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I don't know why, but I'm getting two different result if I'm changing the parameter from a decimal to a fraction.

These methods would return the exact value. I'm trying to round up a number if it's a decimal, for example:

0.0 -> 0

0.1 -> 1

0.4 -> 1

0.5 -> 1

0.6 -> 1

1.0 -> 1

1.1 -> 2

// accepts Double
private void myRound(Double d){
   int res = (int)Math.ceil(d);
   return (res <= 0 ? 1 : res);
}

// acepts int
private void myRound(int i){
   int res = (int)Math.ceil(i);
   return (res <= 0 ? 1 : res);
}

Example:

System.out.println(myRound(14 / 10));

OUTPUT: 1

System.out.println(myRound(1.4);

OUTPUT: 2

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1  
You example output doesn't match your example code (not least because you're never calling myRound). –  T.J. Crowder Feb 12 '13 at 15:07
    
You could replace the version for ints with Math.max(i, 1) as the ceiling for an int is the int itself. –  Mark Rotteveel Feb 12 '13 at 15:10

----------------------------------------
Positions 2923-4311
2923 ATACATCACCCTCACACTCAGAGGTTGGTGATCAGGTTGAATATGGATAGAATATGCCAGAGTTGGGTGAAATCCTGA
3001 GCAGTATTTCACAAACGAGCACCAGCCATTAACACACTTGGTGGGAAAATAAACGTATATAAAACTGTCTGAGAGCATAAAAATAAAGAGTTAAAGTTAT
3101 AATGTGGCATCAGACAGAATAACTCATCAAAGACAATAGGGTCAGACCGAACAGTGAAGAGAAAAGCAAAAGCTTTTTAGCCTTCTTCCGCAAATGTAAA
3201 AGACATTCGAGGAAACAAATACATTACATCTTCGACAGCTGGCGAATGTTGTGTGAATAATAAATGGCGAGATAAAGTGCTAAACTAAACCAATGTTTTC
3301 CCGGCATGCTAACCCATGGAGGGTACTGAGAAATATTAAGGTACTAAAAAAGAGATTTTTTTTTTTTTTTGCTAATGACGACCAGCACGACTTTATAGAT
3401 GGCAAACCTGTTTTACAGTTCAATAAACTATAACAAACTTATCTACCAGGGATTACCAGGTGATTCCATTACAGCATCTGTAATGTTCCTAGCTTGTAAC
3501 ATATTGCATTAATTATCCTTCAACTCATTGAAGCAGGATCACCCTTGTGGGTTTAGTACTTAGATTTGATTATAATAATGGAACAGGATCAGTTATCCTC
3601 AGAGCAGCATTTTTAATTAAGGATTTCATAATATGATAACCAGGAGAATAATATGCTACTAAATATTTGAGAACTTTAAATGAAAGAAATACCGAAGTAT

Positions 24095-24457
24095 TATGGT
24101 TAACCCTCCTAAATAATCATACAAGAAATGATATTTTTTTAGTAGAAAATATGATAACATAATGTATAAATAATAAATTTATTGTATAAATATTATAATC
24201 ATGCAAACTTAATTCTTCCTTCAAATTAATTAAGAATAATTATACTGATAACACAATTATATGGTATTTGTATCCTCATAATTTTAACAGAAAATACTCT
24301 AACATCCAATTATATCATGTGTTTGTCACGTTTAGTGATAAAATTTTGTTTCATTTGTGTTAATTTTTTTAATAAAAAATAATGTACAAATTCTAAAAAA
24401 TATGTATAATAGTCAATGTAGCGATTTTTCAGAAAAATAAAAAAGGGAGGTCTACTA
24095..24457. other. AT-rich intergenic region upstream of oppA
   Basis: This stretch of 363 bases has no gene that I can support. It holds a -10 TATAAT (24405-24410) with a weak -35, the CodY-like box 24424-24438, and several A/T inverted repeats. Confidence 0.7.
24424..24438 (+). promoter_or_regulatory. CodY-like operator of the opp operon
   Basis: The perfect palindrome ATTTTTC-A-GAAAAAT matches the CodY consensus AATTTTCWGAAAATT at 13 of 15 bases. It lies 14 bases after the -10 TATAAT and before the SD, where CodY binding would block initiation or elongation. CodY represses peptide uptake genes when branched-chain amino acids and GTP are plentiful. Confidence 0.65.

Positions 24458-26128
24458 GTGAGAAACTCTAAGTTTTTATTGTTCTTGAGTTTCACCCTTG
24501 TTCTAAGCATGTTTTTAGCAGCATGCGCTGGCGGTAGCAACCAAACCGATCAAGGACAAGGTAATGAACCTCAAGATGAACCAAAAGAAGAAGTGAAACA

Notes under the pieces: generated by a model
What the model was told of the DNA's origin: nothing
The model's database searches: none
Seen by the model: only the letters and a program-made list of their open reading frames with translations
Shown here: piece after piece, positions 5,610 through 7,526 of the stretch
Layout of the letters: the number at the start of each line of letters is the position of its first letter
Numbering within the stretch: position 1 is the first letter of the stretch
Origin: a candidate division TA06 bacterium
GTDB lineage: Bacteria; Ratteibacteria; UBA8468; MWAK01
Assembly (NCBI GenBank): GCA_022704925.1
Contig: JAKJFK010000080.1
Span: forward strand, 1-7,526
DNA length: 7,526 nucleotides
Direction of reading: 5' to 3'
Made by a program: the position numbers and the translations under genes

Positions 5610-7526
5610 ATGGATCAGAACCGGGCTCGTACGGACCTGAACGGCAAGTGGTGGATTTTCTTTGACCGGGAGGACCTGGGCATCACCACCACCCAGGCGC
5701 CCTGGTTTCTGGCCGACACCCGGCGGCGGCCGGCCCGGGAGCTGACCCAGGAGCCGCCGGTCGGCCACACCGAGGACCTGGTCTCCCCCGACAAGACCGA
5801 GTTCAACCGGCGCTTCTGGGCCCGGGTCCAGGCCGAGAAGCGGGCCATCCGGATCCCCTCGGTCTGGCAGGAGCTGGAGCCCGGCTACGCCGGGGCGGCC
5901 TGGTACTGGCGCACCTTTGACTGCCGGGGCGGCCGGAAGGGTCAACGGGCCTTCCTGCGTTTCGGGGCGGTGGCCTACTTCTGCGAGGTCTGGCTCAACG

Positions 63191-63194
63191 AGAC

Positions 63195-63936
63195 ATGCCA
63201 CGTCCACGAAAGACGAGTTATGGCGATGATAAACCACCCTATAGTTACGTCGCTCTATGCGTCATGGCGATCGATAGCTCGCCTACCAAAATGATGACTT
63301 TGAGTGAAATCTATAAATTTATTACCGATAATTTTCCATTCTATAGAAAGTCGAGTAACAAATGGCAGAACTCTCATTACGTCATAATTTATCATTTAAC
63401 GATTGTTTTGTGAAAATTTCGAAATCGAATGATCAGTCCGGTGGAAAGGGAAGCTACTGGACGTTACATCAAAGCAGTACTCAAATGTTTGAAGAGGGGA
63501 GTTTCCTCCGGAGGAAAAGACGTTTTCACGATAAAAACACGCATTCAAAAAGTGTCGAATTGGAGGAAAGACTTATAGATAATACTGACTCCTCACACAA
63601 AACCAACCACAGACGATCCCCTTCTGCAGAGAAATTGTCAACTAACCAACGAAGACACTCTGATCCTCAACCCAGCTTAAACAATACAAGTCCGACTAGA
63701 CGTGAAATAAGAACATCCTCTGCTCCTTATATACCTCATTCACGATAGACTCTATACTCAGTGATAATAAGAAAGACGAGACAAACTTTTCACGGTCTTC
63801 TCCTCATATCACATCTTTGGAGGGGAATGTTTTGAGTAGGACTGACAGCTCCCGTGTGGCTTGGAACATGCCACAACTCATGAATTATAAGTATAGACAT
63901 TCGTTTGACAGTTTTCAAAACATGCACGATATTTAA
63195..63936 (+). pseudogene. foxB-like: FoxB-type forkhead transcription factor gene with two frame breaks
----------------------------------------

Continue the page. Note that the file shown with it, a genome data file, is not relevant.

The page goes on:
I suppose your code is actually something like is: System.out.println( myRound(1.4) ); isn't it? –  Miguel Prz Feb 12 '13 at 15:10

2 Answers 2

up vote 5 down vote accepted

The thing is that firstly the conversion goes to Integer, where (14/10) is 1, and then it ceils it to 1. 1.4 is a double, so it makes it ceil as a double number.

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3  
To be more specific: 14/10 is exactly 1. Not 1.0, but 1. Converting either the 14 or the 10 to a float or a double (by adding a d or f after them, or .0 for a double) makes the result of the division 1.4 as one might expect (or at least close enough). –  Michael Myers Feb 12 '13 at 15:08
    
Not just could, it is the cause. –  Mark Rotteveel Feb 12 '13 at 15:08
    
@MichaelMyers, yeah, my bad. It is 1. –  Constantine Novykov Feb 12 '13 at 15:08
2  
This is correct. Because both 14 and 10 are int, the results of division will be an int. I bet if you did 14.0 and 10.0 it would work. –  David K Feb 12 '13 at 15:09

14/10, as you've written it, is 1, because both 14 and 10 will be int and so the result is an int.

What you've listed as your output doesn't match your code (not least because the code you've shown never calls myRound), but I suspect that would be the explanation for whatever you're actually seeing.

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